Kaituna river access

Lower Kaituna Gorges. Photo: Ryan Lucas.

Bay of Plenty Regional Harbourmaster Peter Buell has announced his intention to close the Awesome, Gnarly, and Smokey gorges citing safety reasons.

Several kayaking fatalities (2015, 2007) have occurred in the gorges. The primary hazard is entrapment on logs in the river, that often appear to be from adjacent logging operations.

Update: 6 December 2019

The Bay of Plenty Regional Council Harbourmaster, Peter Buell, will not re-issue a closure directive for the section of Pari Tūkino (Gnarly Gorge) on the Kaituna river that has been closed since 1 May 2019. Some important changes and restrictions apply.

Update: 17 July 2019

Plenty of behind the scenes work has been going on to facilitate safe, legal and sustainable access for kayakers in the lower Kaituna gorges.

Whitewater NZ and community representatives recently met with the Lake Rotoiti scenic reserves board where we proposed an access track through the scenic reserve land on river left, from the bottom of Pari Whakahihi (Awesome Gorge) to the end of Pari Tūkino. We also raised the possibility of a track from the end of Pari Whakahihi back to Trout Pool.

The board understood our request to portage Pari Tūkino on river left for safety and legal reasons. They saw this as an option that will make the status quo safer, providing a legal alternative that keeps people off the private land on river right.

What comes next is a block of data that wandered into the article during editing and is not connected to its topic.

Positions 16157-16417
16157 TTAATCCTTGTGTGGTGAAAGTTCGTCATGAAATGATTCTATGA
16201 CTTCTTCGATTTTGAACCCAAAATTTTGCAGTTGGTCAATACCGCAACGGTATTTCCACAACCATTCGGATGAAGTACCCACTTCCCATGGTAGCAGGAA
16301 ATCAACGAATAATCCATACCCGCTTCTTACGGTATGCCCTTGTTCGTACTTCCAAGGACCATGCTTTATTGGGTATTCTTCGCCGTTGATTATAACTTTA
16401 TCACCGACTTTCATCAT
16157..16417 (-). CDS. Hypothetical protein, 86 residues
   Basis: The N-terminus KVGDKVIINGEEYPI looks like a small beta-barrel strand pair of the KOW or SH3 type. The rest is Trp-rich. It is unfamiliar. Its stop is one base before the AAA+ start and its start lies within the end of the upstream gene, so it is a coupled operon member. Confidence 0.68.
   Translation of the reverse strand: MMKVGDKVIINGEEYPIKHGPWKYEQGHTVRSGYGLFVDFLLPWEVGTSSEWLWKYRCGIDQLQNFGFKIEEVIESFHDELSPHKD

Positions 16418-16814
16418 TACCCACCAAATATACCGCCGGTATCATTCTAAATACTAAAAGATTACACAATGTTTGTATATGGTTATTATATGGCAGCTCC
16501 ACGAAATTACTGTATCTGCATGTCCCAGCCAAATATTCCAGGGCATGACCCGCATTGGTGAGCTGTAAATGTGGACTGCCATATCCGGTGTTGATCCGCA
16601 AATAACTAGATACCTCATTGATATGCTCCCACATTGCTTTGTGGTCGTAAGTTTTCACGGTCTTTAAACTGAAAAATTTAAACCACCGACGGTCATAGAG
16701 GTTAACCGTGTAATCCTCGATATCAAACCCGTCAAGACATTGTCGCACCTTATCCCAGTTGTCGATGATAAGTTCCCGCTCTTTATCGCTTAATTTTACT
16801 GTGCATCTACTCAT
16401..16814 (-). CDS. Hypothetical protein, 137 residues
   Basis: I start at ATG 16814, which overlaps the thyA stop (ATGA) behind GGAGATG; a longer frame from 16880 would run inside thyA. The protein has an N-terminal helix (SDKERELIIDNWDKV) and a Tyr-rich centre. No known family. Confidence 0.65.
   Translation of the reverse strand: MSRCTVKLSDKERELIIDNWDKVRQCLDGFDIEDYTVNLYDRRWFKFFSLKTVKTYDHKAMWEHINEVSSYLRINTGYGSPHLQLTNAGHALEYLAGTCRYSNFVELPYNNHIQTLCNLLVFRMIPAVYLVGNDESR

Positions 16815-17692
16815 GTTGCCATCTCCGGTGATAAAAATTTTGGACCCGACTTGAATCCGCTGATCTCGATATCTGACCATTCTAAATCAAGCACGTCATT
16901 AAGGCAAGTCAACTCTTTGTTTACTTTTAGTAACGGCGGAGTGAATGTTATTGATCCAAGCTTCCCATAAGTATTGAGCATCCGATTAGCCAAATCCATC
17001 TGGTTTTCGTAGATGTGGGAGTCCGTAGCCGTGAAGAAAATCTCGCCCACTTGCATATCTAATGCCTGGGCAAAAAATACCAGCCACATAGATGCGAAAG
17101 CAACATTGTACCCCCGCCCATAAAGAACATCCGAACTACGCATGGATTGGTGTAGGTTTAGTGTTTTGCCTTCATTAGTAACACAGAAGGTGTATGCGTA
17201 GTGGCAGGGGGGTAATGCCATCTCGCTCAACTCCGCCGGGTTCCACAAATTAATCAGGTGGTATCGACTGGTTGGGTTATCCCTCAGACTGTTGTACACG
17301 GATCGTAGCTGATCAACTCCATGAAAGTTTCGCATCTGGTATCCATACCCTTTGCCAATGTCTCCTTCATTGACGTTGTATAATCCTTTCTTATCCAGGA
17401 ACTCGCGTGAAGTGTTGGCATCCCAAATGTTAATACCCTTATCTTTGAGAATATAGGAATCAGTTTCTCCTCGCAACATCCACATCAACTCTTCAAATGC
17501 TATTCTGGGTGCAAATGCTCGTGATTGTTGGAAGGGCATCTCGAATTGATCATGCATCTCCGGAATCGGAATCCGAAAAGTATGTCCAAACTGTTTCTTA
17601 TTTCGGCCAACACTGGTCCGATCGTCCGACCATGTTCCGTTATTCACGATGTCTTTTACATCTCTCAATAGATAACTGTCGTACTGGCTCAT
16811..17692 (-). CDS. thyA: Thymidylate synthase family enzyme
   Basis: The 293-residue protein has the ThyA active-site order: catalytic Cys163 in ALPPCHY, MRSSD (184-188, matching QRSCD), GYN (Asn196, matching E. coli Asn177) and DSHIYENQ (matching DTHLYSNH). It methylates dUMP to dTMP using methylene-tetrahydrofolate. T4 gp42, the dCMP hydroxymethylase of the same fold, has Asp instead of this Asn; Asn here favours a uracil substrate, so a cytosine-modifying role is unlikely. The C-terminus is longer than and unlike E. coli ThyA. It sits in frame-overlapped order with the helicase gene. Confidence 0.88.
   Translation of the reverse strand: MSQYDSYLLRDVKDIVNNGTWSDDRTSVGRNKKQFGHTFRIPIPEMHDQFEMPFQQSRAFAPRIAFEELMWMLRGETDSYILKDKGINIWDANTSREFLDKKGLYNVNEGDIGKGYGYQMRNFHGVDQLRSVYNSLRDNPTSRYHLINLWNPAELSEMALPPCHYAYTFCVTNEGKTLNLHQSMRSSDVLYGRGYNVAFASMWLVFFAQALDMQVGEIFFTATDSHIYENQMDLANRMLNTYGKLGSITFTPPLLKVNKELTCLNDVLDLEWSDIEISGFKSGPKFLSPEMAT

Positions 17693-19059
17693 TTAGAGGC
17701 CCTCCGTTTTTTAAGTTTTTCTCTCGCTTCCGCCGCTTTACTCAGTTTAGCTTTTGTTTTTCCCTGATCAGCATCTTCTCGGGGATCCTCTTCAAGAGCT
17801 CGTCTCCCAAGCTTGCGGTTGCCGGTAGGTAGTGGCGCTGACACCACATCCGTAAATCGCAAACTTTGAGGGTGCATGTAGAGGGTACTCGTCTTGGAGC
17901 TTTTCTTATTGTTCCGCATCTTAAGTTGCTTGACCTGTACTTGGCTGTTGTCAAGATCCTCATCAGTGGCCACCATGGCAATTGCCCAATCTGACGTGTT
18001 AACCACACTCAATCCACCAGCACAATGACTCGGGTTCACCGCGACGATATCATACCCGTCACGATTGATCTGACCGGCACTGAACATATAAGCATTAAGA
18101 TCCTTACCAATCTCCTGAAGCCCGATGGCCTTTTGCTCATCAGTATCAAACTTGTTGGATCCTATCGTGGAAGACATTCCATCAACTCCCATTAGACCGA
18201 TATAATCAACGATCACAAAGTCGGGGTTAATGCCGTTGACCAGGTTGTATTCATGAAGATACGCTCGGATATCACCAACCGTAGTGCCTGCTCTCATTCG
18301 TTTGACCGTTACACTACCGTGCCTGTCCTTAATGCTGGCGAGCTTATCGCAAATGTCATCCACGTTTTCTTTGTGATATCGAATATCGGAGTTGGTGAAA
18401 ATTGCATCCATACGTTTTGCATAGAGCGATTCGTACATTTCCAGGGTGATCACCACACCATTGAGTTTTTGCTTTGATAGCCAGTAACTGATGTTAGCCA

The board were very clear that they do not support a track upstream from Pari Whakahihi. This is due to the issues and impacts from tourism and freedom camping at the trout pool end of the scenic reserve. The cultural significance of the area was again raised and we were reminded that there are people who don't want us down there for good reasons.

The board told us they understand that the reserve is public land and that they cannot restrict access but they can restrict impacts like cutting trees down for tracks. We are proposing a very basic marked route, with minimal impact that will be made and maintained by paddlers.

We have the board’s permission to scope out a track for their approval. This will be subject to a Department of Conservation botanist agreeing to the route and minimising any damage to indigenous species. The board recommended that we involve an ecologist and create an assessment of environmental effects.

We also have permission to scout on river left to inform an operating plan for the removal of navigation hazards in the river.

For now, the voluntary closure is still in place until the nature and exact route of the portage track is fully agreed. We’ll let you know as soon as anything changes. This is a major step in the right direction and we want to thank everyone for their patience and support while we’ve been working through this process.

Update: 1 May 2019

The Bay of Plenty Regional Council Harbourmaster, Peter Buell, has issued a directive to close a section of Pari Tūkino (Gnarly Gorge) on the Kaituna river from 1 May 2019 until 1 November 2019.